Most acute phase of COVID-19 influence on global economy unlikely to exceed half a year
The most acute phase of the coronavirus impact on the global economy will not exceed two quarters while the extensive measures assumed by the governments and central banks will enable the global and Russian economies to recover quite fast, the Russian Central Bank’s Research and Forecasting Department said in a note on Wednesday, TASS reports.
"The most acute phase of the coronavirus spread's toll on the global economy is not likely to exceed two quarters," according to the note. That is due to the peculiarities of the pandemic spread, as well as improvement of measures to treat COVID-19 patients and prevention of further spread of the virus, the regulator explained.
A notable weakening of the Russian currency following the oil prices drop coupled with a temporary upsurge in demand for non-perishable goods have an impact on inflation, though it will be temporary and short-term, the Central Bank’s analysts suggest. "Apart from the recent ruble’s weakening, disrupted supplies from other countries may become an additional pro-inflation factor from the side of supply in coming months," according to the note. Meanwhile, the regulator expects inflation to stabilize around the 4% target in 2021 after the expected acceleration, particularly due to its current monetary policy.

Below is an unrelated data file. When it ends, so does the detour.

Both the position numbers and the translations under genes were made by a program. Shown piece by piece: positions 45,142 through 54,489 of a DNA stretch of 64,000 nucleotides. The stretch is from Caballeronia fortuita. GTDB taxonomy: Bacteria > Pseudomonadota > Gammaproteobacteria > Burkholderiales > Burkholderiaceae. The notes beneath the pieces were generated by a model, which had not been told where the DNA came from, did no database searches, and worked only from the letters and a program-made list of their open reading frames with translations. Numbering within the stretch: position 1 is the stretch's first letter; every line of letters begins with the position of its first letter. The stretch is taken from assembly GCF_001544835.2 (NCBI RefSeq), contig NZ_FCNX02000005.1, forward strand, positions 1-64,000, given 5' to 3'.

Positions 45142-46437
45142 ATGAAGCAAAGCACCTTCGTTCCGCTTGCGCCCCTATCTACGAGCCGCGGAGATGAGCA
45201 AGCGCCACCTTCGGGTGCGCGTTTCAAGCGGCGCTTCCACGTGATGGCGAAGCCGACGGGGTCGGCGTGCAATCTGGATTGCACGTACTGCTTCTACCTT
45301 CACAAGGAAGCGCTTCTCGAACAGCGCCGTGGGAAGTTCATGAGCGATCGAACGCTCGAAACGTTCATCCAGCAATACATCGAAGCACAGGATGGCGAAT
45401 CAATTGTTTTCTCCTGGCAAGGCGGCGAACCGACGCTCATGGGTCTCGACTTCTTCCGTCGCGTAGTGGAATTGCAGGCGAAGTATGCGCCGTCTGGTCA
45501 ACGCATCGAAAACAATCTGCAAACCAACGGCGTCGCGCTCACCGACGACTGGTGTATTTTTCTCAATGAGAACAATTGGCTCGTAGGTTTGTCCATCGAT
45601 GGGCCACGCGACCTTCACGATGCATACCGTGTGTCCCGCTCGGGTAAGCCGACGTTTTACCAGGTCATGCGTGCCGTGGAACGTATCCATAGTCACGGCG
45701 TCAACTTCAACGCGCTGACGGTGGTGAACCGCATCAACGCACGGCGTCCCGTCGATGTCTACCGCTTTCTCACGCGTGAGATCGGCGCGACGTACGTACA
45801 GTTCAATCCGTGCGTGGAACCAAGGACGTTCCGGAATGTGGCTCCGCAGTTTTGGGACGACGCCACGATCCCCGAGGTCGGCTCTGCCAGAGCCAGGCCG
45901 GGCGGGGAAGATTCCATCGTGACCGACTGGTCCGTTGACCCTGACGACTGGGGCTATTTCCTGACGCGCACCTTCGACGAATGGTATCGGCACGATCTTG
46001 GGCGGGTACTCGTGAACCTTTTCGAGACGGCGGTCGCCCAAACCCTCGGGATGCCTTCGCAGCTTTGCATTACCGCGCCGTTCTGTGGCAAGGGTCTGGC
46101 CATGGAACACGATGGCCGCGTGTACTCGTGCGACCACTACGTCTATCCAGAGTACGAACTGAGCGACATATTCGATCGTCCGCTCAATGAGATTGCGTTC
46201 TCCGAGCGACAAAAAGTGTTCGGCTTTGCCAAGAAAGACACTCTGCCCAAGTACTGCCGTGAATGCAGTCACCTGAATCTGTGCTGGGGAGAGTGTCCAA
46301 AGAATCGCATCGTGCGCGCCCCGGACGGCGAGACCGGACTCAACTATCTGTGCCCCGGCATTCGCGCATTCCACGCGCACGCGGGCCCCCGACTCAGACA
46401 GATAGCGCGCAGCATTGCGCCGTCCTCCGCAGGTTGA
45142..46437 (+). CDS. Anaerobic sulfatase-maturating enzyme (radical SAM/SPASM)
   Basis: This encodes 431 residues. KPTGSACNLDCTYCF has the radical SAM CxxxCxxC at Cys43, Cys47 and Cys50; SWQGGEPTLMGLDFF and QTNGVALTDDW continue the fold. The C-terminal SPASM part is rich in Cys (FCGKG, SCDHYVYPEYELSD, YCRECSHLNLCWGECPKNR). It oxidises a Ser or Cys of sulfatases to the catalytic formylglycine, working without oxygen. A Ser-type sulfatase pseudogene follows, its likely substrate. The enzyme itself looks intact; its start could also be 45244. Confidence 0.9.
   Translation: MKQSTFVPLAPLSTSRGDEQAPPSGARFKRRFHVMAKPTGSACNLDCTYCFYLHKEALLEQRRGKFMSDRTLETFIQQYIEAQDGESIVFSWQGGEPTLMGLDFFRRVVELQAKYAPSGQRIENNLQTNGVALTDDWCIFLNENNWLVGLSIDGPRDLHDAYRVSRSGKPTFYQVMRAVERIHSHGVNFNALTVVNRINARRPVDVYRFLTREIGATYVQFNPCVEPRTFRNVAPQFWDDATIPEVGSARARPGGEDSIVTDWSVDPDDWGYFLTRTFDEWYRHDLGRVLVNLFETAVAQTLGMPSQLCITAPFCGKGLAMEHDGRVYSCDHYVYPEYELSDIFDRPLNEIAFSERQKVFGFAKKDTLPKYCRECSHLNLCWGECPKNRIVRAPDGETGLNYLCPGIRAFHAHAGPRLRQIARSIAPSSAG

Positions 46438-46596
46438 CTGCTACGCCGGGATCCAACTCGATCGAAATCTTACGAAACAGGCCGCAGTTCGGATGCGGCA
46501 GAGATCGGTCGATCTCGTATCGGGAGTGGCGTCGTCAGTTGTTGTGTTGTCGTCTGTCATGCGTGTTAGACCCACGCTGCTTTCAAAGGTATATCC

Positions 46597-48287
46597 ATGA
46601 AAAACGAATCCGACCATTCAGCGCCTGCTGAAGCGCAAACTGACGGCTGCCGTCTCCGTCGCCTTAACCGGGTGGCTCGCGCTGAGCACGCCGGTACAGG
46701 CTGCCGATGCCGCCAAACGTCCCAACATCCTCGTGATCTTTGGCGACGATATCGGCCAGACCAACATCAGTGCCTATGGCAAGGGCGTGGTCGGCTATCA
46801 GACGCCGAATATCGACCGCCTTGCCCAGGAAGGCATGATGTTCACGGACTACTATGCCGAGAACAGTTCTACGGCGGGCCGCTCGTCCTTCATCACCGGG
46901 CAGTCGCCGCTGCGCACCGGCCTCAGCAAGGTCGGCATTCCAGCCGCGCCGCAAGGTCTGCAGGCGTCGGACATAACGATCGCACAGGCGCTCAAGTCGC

Moreover, the extensive measures assumed by governments and central banks will enable the global and Russian economies to recover quite fast in case of the coronavirus infection resolution, the note pointed out. "Considering the extensive support measures assumed by governments and central banks the global and Russian economies may be expected to recover quite fast in case of the pandemic’s resolution," the Central Bank’s analysts believe.
However, a depleted economy due to efforts to tackle the pandemic may trigger the second wave of the coronavirus infection outbreak in Russia in 2020, the regulator warned. "Meanwhile, the second wave of the coronavirus outbreak cannot be ruled out by the end of 2020 when a new season of cold-related and respiratory diseases starts. Moreover, a depleted economy due to spending on measures to prevent the spread of the virus may contribute to that," the note reads.